Hip replacement surgery is a daunting prospect for anyone. Fortunately, the first suggestion of the surgical option usually comes well in advance of the need for the actual operation. You have time to get used to the idea. Nevertheless, a visit to the orthopaedic surgeon starts to shape your thinking towards the inevitable. This is especially true when levels of pain and physical limitations are increasing.
If, like me, you try to find more natural ways, of dealing with health issues, then surgical intervention can seem scary in the extreme. Now that I’m five years on the other side of double hip surgery, I can say that your hip replacement surgery may give you your life back. I’m thankful to modern technology performed by a highly skilled surgeon.
Bones represent getting down to basics. We might talk about the bones of a story. Diving deeper we say, I knew it in my bones. When Estes features bones in her stories, they represent the stripping away of the outer self – of the persona, or social mask – in order to contact one’s essence.
Where do people get their ideas? Often through social media. These days, Instagram and Facebook carry much responsibility for publishing impossibly beautiful and youthful images of people doing yoga. Discouraging to anyone who is trepidatious about taking up yoga in the first place.
It’s easy to jump on the bandwagon that holds all of our society’s negative ideas about the ageing process. It’s true that there’s loss of muscle strength, loss of balance and all those sense losses, too: hearing, vision, even taste and smell. But it’s not helpful to start looking for evidence of deterioration. And worse, to start lumping the losses together to create a depressed state of mind or resignation.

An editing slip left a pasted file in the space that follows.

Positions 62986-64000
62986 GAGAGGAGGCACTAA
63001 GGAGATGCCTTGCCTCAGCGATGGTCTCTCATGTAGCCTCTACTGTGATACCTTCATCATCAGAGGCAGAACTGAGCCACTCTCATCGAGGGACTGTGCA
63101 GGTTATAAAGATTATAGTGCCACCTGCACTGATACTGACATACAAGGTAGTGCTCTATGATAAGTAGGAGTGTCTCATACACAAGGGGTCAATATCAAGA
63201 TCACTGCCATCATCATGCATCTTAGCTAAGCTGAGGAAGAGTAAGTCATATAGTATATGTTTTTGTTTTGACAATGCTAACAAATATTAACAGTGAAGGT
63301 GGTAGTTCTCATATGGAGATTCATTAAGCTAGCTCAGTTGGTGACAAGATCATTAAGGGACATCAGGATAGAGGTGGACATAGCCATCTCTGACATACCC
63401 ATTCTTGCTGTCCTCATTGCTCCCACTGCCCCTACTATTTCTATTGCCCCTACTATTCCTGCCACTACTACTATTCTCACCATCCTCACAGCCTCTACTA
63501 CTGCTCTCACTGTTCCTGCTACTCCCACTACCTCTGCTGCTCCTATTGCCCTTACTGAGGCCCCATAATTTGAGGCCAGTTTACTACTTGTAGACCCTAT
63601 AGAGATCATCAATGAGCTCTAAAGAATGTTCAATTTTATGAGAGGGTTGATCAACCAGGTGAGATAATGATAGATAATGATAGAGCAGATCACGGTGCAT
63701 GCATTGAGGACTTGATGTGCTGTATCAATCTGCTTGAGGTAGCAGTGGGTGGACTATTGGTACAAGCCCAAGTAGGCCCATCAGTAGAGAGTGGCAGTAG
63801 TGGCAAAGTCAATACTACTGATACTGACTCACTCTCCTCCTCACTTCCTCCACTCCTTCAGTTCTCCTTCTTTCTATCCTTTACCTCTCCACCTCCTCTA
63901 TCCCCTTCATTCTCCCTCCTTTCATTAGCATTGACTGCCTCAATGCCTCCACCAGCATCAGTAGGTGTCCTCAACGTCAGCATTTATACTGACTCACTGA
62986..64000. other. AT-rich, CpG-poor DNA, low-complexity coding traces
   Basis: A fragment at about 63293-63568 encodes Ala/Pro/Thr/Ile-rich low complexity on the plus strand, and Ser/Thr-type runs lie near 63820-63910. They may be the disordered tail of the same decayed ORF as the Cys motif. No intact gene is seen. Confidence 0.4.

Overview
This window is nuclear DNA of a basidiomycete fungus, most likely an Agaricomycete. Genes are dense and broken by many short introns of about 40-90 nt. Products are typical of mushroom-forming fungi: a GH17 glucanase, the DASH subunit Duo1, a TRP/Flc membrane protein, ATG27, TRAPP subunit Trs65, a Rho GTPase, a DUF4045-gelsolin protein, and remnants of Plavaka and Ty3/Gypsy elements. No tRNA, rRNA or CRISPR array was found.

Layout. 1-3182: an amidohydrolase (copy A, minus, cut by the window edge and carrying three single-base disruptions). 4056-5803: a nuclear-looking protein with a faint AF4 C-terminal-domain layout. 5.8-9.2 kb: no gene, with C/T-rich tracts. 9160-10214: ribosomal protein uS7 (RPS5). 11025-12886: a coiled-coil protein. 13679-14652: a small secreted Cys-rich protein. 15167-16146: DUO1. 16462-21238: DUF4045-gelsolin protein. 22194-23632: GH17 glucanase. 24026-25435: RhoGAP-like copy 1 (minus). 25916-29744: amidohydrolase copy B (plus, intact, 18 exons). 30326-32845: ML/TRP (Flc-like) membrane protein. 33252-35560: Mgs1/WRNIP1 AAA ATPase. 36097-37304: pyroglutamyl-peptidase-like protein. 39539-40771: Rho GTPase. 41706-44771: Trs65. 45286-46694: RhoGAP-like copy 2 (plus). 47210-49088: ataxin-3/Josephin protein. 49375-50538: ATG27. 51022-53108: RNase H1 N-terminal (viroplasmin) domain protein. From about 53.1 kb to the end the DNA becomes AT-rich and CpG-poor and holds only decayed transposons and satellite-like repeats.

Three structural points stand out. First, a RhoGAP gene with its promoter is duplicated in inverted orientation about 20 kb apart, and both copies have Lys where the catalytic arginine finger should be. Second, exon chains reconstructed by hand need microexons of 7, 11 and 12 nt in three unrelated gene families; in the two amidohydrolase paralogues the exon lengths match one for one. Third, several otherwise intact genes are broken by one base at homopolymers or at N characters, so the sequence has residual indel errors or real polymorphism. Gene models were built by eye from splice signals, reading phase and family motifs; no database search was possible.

Tough times I have the old Bob Dylan rain song running in my head at the moment, A Hard Rain's a-Gonna Fall. Patti Smith famously sang this song at the Nobel Awards ceremony, as she represented the absent poet/songwriter/performer. Dylan's hard rain is a metaphor for...
This is the last post of the month where we’ve been exploring the topic of self-care. My intention has been to have us improve our relationship with taking good care of ourselves. This is obviously a continuous learning. But occasionally bringing a sharper focus to it will undoubtedly foster feeling ease in our lives. I believe that improving this sense of ease is as important as building up our muscles, cultivating flexibility or exercising our brains.
When I woke up on Wednesday morning this week with an extremely sore shoulder, I was annoyed. I knew I should put the brakes on.
Did I want to and did I? Of course not! First I tried to figure out what I might have done to create such a painful shoulder. I went over the previous day’s activities and the day before, too. It was very mysterious, as I couldn’t think of anything I’d done out of the ordinary.
Years ago I had osteoarthritis of both hips. I had hip replacement surgery in 2010 and have gone from strength to strength since then.
However the period when I was first diagnosed was hell for me. My ego felt crushed like a stepped-on grape. I was convinced that the orthopaedic surgeon’s diagnosis spelled career suicide for me as a yoga teacher. The idea of my sporting artificial hips filled me with dread and resistance.
I certainly didn’t want any yoga students to know I was less than perfect. I only wanted to present a healthy, ever-youthful image. […]
I want to address a question raised by one of my readers, Katrina Hinton, about a recent post, Take Care: Self-Reflection and Constructive Feedback. Katrina was a bright and enthusiastic yoga teacher trainee at Nature Care College back when I was part of the yoga training faculty. Now Katrina is an established yoga teacher in the ACT.